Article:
Matthew W Ford
Making Effective Tables (Updated 09/05/2012 01:35 PM)
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What you're thinking.
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I wanna know
What you're feeling.
Tell me what's on your mind.
Tables: A Comparison’s Best Friend
In most analytical memos (like the ones you’re writing in this class), you’re usually making comparisons. Productivity this year versus last year. One company’s production process versus another. One versus two carwash lines. Different layout alternatives. Two quality improvement processes. Various supply chain management practices.
Hopefully you get the picture...
Whenever you’re making analytical comparisons, you should be thinking: TABLE.
A table is your best friend when comparing two or more items. Why? It consolidates lots of information into a small package and permits your reader to ‘get it’ in a hurry.
A table is merely information arranged in rows and columns. Table 1 below shows the proper way to organize most tables. The items that you’re comparing (this year vs. last year, two investment alternatives, etc) go in the columns. The reason for this is that research suggests that people are best able to cognitively compare items when they are placed side by side.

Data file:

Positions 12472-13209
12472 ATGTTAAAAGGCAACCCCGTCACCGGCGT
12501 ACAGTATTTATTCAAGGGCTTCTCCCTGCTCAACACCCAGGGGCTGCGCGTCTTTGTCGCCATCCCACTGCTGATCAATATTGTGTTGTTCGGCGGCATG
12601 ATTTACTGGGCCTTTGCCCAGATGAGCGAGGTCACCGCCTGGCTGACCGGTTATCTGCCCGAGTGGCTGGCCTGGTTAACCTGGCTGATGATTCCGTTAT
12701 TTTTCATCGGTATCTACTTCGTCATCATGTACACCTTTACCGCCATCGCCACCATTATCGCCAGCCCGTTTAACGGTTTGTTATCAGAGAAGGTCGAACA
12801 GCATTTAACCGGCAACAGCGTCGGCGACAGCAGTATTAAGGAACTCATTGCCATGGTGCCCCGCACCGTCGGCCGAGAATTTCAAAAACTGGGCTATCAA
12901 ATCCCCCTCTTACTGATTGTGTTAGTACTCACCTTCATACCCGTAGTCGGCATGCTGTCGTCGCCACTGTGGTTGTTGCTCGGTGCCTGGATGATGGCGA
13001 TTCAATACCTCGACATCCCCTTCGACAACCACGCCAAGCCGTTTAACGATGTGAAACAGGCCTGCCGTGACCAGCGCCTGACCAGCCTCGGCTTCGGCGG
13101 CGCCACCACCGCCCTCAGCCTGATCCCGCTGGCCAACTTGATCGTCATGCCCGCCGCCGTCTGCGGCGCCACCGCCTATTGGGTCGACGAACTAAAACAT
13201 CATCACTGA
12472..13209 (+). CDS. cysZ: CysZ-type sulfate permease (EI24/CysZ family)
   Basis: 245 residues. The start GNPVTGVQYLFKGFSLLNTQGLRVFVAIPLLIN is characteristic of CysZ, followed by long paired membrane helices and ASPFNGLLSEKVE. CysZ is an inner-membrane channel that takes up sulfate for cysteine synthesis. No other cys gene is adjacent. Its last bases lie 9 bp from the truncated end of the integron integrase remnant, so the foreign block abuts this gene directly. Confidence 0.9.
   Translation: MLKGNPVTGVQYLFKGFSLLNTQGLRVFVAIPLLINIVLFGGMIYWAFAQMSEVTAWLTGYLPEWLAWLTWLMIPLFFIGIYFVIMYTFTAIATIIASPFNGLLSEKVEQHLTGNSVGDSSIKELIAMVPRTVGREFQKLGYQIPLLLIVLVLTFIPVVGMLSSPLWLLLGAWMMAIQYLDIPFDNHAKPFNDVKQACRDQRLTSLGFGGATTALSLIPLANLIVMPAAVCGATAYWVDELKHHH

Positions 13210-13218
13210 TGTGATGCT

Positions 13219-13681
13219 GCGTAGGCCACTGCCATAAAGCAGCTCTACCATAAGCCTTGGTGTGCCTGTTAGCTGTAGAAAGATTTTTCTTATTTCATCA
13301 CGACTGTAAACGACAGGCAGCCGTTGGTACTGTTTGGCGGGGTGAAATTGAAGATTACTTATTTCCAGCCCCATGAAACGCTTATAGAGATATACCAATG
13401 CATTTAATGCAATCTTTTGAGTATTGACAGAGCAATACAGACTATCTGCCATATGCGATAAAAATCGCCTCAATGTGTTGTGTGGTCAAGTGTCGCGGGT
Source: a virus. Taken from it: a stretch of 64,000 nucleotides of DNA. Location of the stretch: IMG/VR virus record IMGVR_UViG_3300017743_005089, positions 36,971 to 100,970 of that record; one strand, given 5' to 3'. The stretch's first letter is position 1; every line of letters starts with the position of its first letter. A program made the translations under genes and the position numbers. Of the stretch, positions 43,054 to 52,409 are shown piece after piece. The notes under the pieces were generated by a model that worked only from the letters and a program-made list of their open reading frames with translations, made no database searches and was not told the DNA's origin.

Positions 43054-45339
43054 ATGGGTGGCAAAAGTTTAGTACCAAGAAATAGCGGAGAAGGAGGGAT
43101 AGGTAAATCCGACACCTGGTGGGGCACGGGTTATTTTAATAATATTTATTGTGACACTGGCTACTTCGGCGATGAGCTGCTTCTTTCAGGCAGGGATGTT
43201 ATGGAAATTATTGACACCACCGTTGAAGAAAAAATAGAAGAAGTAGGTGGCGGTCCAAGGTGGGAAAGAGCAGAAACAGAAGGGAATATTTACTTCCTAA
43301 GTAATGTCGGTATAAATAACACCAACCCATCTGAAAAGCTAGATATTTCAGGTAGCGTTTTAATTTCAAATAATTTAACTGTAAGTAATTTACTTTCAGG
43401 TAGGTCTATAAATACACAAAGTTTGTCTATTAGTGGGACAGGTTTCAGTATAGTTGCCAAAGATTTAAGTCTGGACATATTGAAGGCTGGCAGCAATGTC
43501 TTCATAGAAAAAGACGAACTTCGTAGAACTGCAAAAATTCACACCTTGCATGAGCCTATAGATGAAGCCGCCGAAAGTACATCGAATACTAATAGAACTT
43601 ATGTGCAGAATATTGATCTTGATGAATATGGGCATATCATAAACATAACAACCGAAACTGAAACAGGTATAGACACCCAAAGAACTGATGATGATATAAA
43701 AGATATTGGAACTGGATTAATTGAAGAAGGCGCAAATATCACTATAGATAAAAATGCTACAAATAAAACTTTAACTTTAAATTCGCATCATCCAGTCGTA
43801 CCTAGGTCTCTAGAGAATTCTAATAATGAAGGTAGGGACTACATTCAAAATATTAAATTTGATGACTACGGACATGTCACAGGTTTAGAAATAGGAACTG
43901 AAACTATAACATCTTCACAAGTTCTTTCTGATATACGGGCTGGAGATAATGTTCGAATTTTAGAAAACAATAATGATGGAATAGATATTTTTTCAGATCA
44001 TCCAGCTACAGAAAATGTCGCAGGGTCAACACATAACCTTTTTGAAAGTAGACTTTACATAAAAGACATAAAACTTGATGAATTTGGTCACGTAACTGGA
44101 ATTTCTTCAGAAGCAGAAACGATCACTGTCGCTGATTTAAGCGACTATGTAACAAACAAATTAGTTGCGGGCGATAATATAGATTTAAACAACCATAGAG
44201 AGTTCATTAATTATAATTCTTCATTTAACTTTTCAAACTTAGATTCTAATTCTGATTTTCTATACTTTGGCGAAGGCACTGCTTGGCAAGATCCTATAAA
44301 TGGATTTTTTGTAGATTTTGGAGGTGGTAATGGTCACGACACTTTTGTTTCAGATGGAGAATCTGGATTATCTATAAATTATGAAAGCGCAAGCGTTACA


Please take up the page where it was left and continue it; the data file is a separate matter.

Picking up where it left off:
Table 1: Proper
In the rows go the factors that you will be using to compare the items against. For example, if you were comparing financial performance of two companies, then the factors might be revenues, expenses, profits, etc.
One of the rare occasions where it might make sense to reverse the order is when you are comparing many items. For example, if you where comparing 10 different organizations or looking at change in performance of a few factors over many years, then you might want to put the factors in the columns and the items in the rows.
In most cases, however, organizing your table similar to Table 1 is your best bet.
Once you’ve organized your table, the rest is really
about formatting—i.e., how can I present the information in my table for
maximum impact with my reader?
That’s a worthy question, mon frere, since there are a
few tricks-of-the-trade that can help you transform a messy, cluttered table
into a clean, streamlined table capable of delivering the impact that you’re
First, let’s take a look at how not to do it.
Table 2 compares some operating factors of two companies.
What you see is what you get by default by using the ‘Insert Table’
wizard in word, selecting a seven row by three column table, and then filling in
the cells with your information. Yes,
you’ve put the companies in the columns and the factors in the rows like you
should, but note how long it takes to determine just what you’re looking at.
You can do better…
Table 2: A
Messy, Cluttered Comparison
Table 3 shows a more effective version. Take a minute to compare Tables 2 and 3. What key formatting differences do you see?
Table 3: A More Desirable Format
Minimize cell borders.
One thing you should notice about Table 3 is that most of the cell
borders are gone. Only a single
horizontal line that separates the column headings remains.
By default, Microsoft Word keeps those cell borders.
Get rid of most of them. Research